The bonds cut both ways for smart growth. The housing bond has $850 million to support transit-oriented housing, and the parks bond also has some smart growth rhetoric. But the big kahuna on the ballot is the $20 billion transportation bond. That bond is tilted toward roads rather than transit. And historically it’s been impossible for even the strongest politicians to muscle transportation money away from the pork barrel crowd and use it to shape growth.
So the transportation bond is just too big to ignore, but Angelides’ chances for meaningful change would be fairly slim – especially if the bonds got more votes than he did, or (as seems likely) growth patterns are not much of an issue in the campaign. But that would be only part of the Angelides dilemma, because if he truly wants to promote infill development, he will have to tackle CEQA.
Most experts agree that CEQA is one of the biggest obstacles to infill development. Nearly all infill projects have to go through a CEQA analysis, meaning they lead developers down the familiar path of uncertainty in terms of time and money. And because most infill occurs in congested urban neighborhoods, CEQA highlights infill’s weak spot: traffic.
So far, reformers have been able to only nibble around the edges – a little-used exemption here, a juice bill for Jerry Brown in downtown Oakland there. In theory, Angelides could create the perfect Nixon-goes-to-China scenario on CEQA. Only a liberal Democrat with a loyal environmentalist following could take on CEQA and streamline review for infill projects.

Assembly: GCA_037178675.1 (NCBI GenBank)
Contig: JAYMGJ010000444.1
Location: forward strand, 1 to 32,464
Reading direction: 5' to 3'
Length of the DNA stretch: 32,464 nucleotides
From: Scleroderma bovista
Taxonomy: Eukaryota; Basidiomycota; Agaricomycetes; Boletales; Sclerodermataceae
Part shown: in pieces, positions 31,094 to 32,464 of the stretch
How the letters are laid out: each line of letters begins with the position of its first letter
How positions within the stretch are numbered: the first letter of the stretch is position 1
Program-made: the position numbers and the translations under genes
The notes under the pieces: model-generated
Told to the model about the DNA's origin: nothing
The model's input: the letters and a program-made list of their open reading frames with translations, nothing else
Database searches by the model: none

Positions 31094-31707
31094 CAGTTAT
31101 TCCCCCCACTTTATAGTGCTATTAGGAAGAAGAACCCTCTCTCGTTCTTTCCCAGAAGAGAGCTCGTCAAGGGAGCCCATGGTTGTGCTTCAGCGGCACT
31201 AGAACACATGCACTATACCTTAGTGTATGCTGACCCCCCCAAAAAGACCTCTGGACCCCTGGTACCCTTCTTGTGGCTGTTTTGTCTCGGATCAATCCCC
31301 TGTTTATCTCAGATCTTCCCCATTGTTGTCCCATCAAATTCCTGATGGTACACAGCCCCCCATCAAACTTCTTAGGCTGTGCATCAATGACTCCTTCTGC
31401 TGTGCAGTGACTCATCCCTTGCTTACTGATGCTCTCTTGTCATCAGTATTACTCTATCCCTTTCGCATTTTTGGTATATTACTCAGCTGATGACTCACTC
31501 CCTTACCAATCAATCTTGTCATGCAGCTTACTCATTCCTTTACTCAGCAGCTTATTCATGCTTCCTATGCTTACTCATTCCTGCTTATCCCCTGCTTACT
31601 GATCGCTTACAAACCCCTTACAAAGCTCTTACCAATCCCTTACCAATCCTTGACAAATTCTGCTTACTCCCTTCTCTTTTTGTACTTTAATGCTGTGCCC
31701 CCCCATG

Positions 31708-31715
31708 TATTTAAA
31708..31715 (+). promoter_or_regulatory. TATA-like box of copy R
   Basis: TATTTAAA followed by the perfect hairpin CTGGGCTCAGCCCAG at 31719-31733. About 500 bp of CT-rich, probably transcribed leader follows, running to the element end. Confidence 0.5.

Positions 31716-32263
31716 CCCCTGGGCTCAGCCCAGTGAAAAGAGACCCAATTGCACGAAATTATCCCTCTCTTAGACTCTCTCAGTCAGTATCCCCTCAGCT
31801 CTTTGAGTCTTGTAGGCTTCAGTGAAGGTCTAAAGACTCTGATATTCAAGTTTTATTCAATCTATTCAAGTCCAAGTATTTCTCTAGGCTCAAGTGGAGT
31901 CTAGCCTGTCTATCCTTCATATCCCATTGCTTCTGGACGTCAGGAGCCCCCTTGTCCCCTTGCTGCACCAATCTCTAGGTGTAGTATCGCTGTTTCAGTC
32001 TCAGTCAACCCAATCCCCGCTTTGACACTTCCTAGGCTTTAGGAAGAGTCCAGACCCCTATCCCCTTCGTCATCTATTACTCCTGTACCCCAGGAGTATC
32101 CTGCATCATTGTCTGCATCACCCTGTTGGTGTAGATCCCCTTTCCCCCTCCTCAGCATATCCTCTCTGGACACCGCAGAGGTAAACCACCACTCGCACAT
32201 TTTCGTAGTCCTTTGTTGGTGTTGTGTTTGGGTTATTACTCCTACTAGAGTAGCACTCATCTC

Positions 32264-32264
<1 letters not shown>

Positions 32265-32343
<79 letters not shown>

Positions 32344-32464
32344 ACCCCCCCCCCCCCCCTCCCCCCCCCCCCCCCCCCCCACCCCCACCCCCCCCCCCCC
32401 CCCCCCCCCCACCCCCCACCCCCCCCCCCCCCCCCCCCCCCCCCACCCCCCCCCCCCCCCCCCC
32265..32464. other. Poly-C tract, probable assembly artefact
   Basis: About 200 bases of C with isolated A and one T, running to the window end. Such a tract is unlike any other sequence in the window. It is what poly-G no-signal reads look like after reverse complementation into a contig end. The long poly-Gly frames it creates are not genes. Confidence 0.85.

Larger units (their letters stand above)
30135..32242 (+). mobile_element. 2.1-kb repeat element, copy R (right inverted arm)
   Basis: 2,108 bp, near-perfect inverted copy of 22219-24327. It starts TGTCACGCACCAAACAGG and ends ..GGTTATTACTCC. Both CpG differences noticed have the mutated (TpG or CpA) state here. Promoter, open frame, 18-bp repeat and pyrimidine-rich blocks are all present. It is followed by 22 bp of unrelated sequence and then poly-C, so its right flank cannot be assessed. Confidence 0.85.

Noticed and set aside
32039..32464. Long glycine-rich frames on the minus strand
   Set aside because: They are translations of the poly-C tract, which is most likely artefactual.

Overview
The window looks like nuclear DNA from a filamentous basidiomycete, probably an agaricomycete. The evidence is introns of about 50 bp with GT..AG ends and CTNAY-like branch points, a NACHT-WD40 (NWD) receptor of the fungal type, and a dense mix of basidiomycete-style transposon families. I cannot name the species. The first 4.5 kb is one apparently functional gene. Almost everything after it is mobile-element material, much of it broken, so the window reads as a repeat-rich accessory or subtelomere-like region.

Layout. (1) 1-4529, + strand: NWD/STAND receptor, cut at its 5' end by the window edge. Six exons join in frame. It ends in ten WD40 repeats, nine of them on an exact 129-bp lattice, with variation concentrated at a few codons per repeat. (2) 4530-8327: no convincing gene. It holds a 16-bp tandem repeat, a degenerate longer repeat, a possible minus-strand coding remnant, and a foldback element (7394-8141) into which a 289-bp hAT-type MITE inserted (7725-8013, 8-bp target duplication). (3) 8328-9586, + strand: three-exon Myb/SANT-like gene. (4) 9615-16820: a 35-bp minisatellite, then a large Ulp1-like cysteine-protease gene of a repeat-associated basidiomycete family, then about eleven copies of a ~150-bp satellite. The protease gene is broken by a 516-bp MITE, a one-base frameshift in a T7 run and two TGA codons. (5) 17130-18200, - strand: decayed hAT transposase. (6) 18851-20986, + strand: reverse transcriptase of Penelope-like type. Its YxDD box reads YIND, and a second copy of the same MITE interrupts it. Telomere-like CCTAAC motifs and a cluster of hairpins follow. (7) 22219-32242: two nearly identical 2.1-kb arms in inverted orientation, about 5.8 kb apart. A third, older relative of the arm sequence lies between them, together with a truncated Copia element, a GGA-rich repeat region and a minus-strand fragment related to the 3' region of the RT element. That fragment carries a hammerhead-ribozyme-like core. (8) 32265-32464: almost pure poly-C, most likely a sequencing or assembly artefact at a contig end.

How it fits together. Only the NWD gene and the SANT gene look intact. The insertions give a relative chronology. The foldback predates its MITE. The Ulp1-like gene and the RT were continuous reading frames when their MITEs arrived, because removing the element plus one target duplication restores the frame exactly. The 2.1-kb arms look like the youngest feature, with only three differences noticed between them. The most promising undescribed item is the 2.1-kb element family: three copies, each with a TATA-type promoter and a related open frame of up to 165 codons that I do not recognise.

In seeking to streamline CEQA for infill, however, Angelides would inevitably get pinned down between warring factions. On the one hand are the environmentalists, who view CEQA not only as a tool of environmental protection but also as a tool of citizen empowerment – and who also believe that urban residents are among those citizens who need the most empowering. On the other hand are the homebuilders, who believe that CEQA reform is too important to limit to infill situations, especially because – as Angelides himself would be hard-pressed to refute – most new housing development in the state will still occurs on greenfield sites.
More than one American governor has been cut down in the crossfire over state-level regulations on growth – which, in California, is what CEQA amounts to. If Gov. Angelides had only to worry about spending money in a smart growth way, he would make some progress and he could call that a victory. But he needs a win on the CEQA front as well. Unless he can persuade the enviros that an infill exemption is a good thing – and then persuade the builders that it’s better than nothing – he won’t succeed as California’s smart growth governor.